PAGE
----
'Thank You for Playing' finds levity in the tragedy of cancer

'Thank You for Playing' finds levity in the tragedy of cancer
Ryan Green plays with the video game he developed called “That Dragon, Cancer.” (FilmBuff)

Early in David Osit and Malika Zouhali-Worrall's documentary "Thank You for Playing," indie video game developer Ryan Green describes a stain on his ceiling that he refuses to clean, because it reminds him of his son Joel's feeding tube. His wife, Amy, laughs, saying that he's using sentimentality as an excuse for being a slob.

That's "Thank You for Playing" in a nutshell. This is a film about cancer that's also about how we remember the dead, and how even during tragedy there's a place for levity.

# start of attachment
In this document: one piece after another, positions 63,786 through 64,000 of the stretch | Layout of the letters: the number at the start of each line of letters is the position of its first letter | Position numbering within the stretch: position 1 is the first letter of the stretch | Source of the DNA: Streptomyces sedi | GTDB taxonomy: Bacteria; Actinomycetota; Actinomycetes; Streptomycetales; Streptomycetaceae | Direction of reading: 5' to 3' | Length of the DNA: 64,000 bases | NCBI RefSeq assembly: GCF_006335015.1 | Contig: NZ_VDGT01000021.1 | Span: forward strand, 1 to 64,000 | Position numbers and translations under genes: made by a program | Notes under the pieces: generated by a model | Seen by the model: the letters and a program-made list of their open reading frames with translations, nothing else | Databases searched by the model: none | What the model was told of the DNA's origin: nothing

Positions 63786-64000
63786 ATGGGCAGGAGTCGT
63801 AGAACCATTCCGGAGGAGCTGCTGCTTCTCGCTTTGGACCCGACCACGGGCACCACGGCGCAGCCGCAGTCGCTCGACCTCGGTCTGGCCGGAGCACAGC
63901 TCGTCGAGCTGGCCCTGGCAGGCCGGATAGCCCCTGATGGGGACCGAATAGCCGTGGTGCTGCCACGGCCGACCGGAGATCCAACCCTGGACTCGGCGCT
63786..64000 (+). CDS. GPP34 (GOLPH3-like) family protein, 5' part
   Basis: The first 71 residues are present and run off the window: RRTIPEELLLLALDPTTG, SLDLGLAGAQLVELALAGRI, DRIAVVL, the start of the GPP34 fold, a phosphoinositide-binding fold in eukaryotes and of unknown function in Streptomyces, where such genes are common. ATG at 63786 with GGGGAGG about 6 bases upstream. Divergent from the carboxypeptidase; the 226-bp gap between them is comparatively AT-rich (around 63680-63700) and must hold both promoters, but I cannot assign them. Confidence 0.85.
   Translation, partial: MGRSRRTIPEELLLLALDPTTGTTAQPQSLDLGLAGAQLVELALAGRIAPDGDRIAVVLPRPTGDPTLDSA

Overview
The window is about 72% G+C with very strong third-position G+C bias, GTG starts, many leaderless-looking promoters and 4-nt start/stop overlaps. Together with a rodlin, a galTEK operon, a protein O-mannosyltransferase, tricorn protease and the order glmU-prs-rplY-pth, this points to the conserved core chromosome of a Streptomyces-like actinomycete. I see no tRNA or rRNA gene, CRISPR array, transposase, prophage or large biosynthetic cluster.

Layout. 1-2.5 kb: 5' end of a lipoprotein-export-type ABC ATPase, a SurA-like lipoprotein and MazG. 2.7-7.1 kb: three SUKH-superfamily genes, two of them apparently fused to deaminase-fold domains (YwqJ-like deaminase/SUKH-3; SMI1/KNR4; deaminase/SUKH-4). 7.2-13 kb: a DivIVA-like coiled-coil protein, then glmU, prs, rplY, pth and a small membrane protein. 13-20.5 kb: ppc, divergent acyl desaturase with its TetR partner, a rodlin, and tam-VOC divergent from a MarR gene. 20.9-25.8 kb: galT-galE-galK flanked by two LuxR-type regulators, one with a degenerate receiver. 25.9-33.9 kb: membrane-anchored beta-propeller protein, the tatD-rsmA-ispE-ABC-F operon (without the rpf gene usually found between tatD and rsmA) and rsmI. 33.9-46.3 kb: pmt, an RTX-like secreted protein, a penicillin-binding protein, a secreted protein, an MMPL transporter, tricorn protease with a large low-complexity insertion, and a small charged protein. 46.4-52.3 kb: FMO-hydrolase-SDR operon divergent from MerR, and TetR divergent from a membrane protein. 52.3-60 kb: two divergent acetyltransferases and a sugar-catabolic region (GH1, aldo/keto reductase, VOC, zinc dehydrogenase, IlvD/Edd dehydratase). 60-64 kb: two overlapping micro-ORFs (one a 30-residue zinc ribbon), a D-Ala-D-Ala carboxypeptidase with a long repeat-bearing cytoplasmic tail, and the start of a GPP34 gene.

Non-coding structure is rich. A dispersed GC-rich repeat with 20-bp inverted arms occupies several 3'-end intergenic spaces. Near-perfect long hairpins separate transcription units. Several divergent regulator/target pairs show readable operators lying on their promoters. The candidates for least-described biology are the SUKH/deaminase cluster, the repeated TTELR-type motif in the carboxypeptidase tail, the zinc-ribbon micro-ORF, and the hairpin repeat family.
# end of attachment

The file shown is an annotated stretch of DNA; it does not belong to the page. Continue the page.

Ryan and Amy — with the help of programmer Josh Larson — turned their experiences with Joel's illness into the game "That Dragon, Cancer," which they first started working on to document how their son kept clinging to life, then later to memorialize him. Osit and Zouhali-Worrall capture multiple aspects of the process, from the big philosophical questions to the minutiae of design.

Make no mistake: This film is a tear-jerker, taking an intimate look at one family's heartbreak and how their art moves people. It's a narrowly focused story, about the Greens' religious faith and creative joy — and not so much about the complicated world of indie gaming.

But like "That Dragon, Cancer," "Thank You for Playing" accomplishes the Greens' goal: showing what it's like to wake up every day with a sick child, and to savor every second of it.


'Thank You for Playing'

No rating

Running time: 1 hour, 20 minutes

Playing: Laemmle NoHo 7, North Hollywood.